I got some flack from my article about how Allopathic, Government Sponsored Medical Care got started in the U.S. So here it is again with a little more bite
J.D. Rockefeller is a good representation of American wealth and power of the 1930s, who still remains influential today. Rockefeller was or rather is known as a Robber Barron, and not the only Robber Barron, some others are J.P. Morgan, Andrew Carnegie, Andrew Mellon, John Aster and a few others, controlled most of the wealth and power of the U.S. They spread their power through philanthropy. These people learned that being a philanthropist was a great way to get more of what is good for them, what they wanted. A practice that is with us today, alive and well.
The concept is easy and logical. Set up and fund a foundation, offer grants to medial facilities, colleges, universities, research facilities, etc. These grants pay for buildings equipment and salaries and most grants are either for a specific time period or project. Here is the hook, more grants are possible if the granter/foundation is happy with the results. As long as the granter foundation grants you money, you have a job and you can do what you do (within established criteria). The granter owns you and what you do and that is how Allopathic Medical Care (government sponsored medical care) became the only way(?) to go for health(?) care in the U.S.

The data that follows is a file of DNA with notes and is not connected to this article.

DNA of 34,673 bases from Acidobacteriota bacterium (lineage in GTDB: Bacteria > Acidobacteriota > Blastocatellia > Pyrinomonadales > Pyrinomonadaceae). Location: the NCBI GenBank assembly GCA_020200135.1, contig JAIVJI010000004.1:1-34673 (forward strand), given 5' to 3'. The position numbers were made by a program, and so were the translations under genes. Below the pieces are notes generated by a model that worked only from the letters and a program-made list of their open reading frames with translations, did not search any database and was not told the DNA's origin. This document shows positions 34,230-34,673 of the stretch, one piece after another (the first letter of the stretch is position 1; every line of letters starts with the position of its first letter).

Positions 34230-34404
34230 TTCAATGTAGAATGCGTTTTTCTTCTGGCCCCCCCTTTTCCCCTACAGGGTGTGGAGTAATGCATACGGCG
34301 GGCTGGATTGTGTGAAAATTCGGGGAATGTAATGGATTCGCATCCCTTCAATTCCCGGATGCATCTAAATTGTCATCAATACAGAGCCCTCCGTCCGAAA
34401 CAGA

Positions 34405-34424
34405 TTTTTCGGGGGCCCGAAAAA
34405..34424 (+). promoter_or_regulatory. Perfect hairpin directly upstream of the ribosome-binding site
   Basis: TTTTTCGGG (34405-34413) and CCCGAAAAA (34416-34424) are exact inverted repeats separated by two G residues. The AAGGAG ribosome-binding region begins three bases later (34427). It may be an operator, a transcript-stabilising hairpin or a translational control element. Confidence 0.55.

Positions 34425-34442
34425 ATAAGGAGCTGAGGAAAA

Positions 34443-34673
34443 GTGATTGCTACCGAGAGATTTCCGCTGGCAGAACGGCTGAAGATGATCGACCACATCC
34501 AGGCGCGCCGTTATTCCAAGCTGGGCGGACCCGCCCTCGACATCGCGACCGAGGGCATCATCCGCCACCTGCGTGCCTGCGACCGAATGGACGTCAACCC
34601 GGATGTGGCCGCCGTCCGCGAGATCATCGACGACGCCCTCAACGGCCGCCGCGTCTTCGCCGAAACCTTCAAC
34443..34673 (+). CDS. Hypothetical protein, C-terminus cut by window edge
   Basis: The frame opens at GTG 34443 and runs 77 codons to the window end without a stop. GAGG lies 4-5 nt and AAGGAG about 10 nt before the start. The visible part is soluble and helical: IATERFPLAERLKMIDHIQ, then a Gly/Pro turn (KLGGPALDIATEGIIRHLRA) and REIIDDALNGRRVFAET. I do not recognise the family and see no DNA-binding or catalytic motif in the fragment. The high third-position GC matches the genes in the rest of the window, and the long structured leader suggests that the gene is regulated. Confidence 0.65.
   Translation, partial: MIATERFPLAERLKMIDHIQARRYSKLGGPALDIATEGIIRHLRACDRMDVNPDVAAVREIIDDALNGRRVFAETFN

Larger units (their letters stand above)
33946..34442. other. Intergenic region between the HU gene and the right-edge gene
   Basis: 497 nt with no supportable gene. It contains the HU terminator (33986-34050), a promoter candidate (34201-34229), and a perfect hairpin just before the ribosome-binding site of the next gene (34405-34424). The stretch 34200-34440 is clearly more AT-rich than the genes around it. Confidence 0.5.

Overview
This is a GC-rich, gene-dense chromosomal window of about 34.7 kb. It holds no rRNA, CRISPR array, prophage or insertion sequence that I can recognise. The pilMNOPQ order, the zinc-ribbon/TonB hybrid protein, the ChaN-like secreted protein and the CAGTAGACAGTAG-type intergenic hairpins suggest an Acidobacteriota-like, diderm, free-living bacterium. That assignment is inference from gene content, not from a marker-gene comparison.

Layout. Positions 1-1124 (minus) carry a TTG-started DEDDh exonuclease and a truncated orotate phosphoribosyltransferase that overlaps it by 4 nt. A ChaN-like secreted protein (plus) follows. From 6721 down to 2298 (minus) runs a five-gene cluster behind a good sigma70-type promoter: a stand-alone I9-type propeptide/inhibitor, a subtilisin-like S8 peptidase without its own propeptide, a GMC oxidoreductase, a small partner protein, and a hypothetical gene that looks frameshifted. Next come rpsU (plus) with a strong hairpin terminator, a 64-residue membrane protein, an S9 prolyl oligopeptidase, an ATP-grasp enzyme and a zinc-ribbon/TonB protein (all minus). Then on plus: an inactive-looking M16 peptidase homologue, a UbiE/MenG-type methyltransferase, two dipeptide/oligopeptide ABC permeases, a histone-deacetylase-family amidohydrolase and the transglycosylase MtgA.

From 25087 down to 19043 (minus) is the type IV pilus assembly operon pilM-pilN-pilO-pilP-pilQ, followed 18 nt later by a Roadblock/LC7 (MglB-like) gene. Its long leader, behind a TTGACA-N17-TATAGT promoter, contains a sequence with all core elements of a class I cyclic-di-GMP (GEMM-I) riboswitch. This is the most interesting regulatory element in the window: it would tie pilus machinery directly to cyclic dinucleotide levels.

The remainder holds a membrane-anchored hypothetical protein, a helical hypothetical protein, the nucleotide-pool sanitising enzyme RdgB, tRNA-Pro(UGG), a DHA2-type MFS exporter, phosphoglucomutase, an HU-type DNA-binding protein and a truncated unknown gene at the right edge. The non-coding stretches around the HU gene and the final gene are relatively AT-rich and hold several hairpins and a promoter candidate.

The government is owned by rich powerful corporations, because as long as the politician, Congressman, Senator, President performs as expected re-election is possible. Contribute large amounts of money to a politician, help that politician to be elected and you own that politician. YES, that is they way it works. Follow the money and you know exactly what a researcher, professor, bureaucrat, scientist, politician is going to do -- support the hand that feeds them. However, what about us the citizen of the U.S., can you or I afford a politician? Butch